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How do I store data that is shared between databases?

Suppose a database for a contact management system. Each user is given a separate database. User can store his/her contacts' education information.

Currently there's a table called School in every database where the name of every school in the country is stored. School table is referenced as a FK by Contact table.

School table gets updated every year or so, as new schools get added or existing schools change names.

As the school information is common across all user databases, moving it into a separate common database seems to be a better idea. but when it's moved to a separate database, you can not create a FK constraint between School and Contact.

What is the best practice for this kind of situation?

(p.s. I'm using SQL Server if that is relevant)

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Why are you giving each user a separate database? –  PedroC88 Aug 30 '11 at 5:11
    
I'm giving each user a separate database because each user is an entire organization that would be using the software, with lots of data. –  Yeonho Aug 30 '11 at 5:49
    
How common will queries against tables that should be FKed to the Schools table be? –  PedroC88 Aug 30 '11 at 7:04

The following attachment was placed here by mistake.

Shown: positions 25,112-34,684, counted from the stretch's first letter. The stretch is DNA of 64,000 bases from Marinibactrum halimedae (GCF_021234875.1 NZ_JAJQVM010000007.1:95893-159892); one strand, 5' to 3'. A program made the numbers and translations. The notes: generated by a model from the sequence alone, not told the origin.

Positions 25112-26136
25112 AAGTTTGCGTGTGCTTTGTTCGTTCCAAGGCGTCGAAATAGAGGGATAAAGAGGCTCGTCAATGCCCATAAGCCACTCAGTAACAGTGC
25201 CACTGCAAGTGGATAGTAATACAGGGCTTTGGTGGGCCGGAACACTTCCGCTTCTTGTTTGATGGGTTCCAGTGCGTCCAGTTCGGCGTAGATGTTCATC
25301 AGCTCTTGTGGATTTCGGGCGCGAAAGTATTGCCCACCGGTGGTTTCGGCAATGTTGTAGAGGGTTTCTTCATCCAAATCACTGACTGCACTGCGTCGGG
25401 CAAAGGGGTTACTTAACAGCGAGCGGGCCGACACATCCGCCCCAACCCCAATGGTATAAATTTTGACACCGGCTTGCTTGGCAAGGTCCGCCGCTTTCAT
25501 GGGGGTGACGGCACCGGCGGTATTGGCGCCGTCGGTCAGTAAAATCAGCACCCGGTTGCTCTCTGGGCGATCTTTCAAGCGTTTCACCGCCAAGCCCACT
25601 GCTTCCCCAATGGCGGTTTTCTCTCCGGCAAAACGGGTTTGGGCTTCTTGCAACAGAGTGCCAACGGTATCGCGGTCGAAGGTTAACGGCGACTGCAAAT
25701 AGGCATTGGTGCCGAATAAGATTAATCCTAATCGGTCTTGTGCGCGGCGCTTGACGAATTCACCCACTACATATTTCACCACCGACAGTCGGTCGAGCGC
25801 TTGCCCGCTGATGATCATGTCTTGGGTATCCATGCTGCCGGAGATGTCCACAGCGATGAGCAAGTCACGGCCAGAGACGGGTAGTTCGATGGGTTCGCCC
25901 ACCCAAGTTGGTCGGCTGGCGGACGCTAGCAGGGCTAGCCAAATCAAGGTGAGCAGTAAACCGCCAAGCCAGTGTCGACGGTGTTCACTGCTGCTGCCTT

when user looks up that contact's education information, which is not that often. or there are situations where user searches for all contacts that graduated from certain school. –  Yeonho Aug 30 '11 at 7:06
    
as a sidenote, I found this answer for using separate DB for each user. stackoverflow.com/questions/13348/… –  Yeonho Aug 30 '11 at 7:07
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3 Answers

up vote 1 down vote accepted

Things to consider

  • Database is a unit of backup/restore.
  • It may not be possible to restore two databases to the same point in time.
  • Foreign keys are not supported across databases.

Hence, I would suggest managing the School -- and any other common table -- in one reference DB and then replicating those tables to other DBs.

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Just straight out of the box, foreign key constraints aren't going to help you. You could look into replicating the individual schools table.

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Based on the fact that you won't query tables with the SchoolID column very often I'll asume that inserts/updates to these tables will be really rare... In this case you could create a constraint on the table in which you need the FKs that checks for the existence of such SchoolID in the Schools table.

Note that every insert/update to the table with the SchoolID column will literally perform a query to another DB so, distance between databases, the way they connect to each other and many other factors may impact the performance of the insert/update statements.

Still, if they're on the same server and you have your indexes and primary keys all set up, the query should be fairly fast.

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